121. According to Matthew 4:1–11, Satan showed Jesus “all the kingdoms of the world,” which suggests a visionary experience (see also Nephi 11:1; Ezekiel 40:1–4; Revelation 17:3; 21:1–10). Although Satan likely appeared as an angel of light (2 Corinthians 11:14), Jesus discerned the vision to be Satanic because of its content.

122. The Book of Mormon itself asks us to test to see if it is of God (Moroni 10). Moroni tells us we can receive a spiritual witness of the book’s truthfulness, but the message of the book also gives us reason to believe in its divine provenance. Nephi’s writings focus on the divinity of Jesus Christ and the necessity and power of his atonement, and subsequent prophets repeat and reinforce his teachings. For example, see witnesses of Christ from Nephi (2 Nephi 25:12–29), Jacob (2 Nephi 9:5–24), Enos (Enos 1), King Benjamin (Mosiah 3:5–11; 5:7–10), Abinadi (Mosiah 15:1–25), Alma (Alma 7:10–13; 36:12–24; 38:8–11; 42:11–15), Amulek (Alma 34:5–16), Mormon (Moroni 7:41; 9:25–26), and Moroni (Moroni 10:32–24). With Christ as its central message, the Book of Mormon affirms the Bible and becomes “Another Testament of Jesus Christ” for the “convincing of the Jew and Gentile that Jesus is the Christ, the Eternal God” (title page). The Book of Mormon affirms the Bible, not only by directly endorsing it (1 Nephi 13:40; Mormon 7:8–9), but also by echoing its messages, by quoting large sections of it, and by frequent phrasal allusions to its text.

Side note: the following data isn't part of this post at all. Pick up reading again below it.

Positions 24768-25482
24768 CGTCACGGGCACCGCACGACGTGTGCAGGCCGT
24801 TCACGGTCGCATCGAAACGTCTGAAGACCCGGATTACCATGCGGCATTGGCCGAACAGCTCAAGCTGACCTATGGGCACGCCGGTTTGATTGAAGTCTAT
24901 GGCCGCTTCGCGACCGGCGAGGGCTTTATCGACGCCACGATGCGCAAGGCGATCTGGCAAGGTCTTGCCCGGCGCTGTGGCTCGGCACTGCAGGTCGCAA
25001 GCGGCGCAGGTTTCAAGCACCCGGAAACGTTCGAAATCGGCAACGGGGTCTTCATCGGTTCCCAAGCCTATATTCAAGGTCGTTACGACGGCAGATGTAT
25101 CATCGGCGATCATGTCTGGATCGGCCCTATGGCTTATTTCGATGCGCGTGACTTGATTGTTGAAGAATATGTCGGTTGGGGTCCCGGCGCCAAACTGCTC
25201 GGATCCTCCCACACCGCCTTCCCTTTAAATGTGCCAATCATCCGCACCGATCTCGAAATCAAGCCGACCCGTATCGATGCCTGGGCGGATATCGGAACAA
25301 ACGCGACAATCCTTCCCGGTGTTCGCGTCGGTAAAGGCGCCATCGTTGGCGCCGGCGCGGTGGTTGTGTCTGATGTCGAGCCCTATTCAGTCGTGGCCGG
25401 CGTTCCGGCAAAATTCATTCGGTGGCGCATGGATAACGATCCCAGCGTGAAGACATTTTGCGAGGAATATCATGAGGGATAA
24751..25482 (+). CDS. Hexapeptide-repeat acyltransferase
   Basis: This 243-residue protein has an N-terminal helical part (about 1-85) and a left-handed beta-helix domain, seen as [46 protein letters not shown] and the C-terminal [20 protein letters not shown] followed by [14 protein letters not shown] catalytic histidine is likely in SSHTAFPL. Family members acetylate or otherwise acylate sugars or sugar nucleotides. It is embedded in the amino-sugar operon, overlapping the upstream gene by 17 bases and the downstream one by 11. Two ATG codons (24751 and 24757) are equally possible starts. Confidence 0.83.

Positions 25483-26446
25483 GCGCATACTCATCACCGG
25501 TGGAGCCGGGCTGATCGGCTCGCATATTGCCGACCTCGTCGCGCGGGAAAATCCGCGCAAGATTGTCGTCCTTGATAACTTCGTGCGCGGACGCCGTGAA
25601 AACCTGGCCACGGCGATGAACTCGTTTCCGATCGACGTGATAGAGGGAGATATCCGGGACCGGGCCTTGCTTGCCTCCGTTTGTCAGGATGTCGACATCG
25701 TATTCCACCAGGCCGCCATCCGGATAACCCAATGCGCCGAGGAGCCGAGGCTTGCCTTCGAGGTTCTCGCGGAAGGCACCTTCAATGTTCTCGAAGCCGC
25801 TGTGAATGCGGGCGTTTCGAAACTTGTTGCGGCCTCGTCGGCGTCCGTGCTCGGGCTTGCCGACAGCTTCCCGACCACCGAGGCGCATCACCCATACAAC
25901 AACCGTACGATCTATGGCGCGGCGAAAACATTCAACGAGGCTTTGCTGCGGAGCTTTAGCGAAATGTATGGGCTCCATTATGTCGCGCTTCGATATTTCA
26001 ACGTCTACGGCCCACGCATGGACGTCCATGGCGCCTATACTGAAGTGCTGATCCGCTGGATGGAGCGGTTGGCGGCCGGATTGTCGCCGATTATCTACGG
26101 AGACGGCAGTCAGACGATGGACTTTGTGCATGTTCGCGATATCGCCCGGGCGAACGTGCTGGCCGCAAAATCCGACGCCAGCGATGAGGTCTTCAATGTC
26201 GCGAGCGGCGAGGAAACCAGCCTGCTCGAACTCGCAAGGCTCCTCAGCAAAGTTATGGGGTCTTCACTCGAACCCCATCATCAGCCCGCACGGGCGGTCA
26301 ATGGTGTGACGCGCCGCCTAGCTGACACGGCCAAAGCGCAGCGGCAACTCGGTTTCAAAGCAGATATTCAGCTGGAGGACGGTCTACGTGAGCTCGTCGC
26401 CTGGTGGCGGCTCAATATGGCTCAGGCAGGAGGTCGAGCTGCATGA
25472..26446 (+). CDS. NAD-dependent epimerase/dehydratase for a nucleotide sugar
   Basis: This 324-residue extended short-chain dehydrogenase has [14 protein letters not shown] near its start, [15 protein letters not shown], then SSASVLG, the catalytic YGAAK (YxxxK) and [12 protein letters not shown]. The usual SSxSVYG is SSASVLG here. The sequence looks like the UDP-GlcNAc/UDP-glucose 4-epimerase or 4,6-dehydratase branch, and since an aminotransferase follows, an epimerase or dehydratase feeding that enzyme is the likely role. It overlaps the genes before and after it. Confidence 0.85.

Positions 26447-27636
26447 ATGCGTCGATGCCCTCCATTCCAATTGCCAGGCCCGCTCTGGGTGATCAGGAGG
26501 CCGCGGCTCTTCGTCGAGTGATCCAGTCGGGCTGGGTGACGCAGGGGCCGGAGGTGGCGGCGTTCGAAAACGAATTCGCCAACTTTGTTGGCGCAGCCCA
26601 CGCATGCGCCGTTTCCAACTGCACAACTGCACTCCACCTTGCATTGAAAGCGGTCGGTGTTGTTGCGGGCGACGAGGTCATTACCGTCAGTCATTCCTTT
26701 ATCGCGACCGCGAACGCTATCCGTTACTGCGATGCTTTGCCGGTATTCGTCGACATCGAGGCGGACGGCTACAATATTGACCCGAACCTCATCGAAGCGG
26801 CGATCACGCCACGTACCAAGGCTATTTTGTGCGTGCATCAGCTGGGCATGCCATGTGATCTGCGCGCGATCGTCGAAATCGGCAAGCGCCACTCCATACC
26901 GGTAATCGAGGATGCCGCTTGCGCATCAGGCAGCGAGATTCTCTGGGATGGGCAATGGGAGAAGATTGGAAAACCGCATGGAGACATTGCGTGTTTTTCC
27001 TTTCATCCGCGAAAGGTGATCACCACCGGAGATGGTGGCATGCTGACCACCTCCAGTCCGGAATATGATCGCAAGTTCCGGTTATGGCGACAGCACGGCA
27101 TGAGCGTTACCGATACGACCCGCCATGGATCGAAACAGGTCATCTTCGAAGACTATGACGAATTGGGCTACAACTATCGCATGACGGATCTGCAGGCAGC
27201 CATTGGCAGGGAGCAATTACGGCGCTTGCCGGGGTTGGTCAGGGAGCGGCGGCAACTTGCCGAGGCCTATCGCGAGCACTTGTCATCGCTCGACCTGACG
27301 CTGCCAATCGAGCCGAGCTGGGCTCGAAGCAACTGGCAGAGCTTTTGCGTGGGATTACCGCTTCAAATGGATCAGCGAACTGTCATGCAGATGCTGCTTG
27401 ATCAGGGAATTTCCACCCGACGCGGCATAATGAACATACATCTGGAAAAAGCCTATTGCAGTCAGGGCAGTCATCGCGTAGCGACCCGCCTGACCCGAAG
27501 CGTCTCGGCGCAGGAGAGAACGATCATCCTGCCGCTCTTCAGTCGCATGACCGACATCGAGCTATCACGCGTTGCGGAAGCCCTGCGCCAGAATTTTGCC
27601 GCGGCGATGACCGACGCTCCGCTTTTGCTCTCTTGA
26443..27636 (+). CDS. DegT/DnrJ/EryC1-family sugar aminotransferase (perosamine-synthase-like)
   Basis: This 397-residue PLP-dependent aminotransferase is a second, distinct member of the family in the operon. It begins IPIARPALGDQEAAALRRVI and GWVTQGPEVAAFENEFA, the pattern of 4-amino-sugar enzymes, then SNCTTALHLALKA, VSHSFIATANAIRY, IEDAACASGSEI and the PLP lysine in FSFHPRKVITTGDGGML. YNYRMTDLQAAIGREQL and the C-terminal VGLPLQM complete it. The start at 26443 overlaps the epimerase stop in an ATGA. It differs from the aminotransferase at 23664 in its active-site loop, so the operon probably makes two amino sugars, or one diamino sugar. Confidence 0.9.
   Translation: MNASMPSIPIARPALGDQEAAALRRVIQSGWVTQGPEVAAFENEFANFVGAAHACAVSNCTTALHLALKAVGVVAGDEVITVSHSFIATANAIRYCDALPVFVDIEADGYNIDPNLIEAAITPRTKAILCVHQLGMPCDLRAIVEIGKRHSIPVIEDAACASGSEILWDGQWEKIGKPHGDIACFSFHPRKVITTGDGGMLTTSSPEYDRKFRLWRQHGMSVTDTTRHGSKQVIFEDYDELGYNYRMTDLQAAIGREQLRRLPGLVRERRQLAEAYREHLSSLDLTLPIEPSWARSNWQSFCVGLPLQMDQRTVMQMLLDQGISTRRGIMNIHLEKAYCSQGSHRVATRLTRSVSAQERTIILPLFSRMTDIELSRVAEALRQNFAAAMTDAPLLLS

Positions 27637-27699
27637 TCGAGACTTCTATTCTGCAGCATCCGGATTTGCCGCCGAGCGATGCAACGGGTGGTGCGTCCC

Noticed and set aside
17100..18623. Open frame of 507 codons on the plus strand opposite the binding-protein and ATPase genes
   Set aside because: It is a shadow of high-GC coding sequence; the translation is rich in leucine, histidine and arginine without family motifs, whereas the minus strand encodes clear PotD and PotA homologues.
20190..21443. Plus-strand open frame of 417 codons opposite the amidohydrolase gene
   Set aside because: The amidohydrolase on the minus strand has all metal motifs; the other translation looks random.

123. “Lucy Mack Smith, History, 1844–1845,” [7–8], bk. 5, The Joseph Smith Papers; This is the original wording in the earliest (1844–1845 “rough draft”) manuscript of her history. In the final (1845 “fair copy”) manuscript, “stones” is replaced by “3 cornered diamonds set in glass and the glass was set in silver bows.” “Lucy Mack Smith, History, 1845,” 107, The Joseph Smith Papers; This phrase was also later inserted in blue ink into the earlier manuscript along with a note indicating that the interpreters had been examined “with no covering but a silk handkerchief.” There is reason to believe that the description of the interpreters as “diamonds set in glass” was not from Lucy Smith, or if it was, that it was speculative. The more authoritative descriptions of the interpreters — Mosiah 28:13, Ether 3:23–24, Ether 3:28, Joseph Smith’s History (JS-H 1:35), Martin Harris’s interview with Tiffany, and Lucy Smith’s original dictation of her history — all referred to them as “stones,” not diamonds or glass. Also, if Lucy Smith examined the instrument only through a cloth, she could have discerned texture (hence her original description of the instrument as “two smooth stones”) but could have only speculated that they were diamonds or glass. Martha Jane Coray and her husband, Howard, composed the 1845 manuscript based on the earlier draft as well as other notes and sources (see the “Historical Introduction” to the 1844–1845 manuscript). The idea that the interpreters were diamonds in glass may have come from one of those other sources or from the Corays’ own understanding and assumptions. Both “diamond” and “glass” were local terms for seer stones (see note 60), and the Corays or their source likely had heard those terms used for the interpreters at some point. They may have even heard Lucy Smith use them to label (rather than describe) the Nephite stones. Brigham Young believed the manuscripts contained many errors and requested that church historian George A. Smith and Elias Smith produce a corrected text for publication. The description of the interpreters as “diamonds set in glass” was apparently one of those errors. It was struck from the 1845 manuscript and omitted from the corrected history, which was published in book form in 1902. History of the Prophet Joseph by His Mother Lucy Smith as Revised by George A. Smith and Elias Smith (Salt Lake City: Improvement Era, 1902). Even if we take the description of the interpreters as “diamonds set in glass” at face value, it does not tell us how clear the “diamonds” were or whether the “glass” was transparent.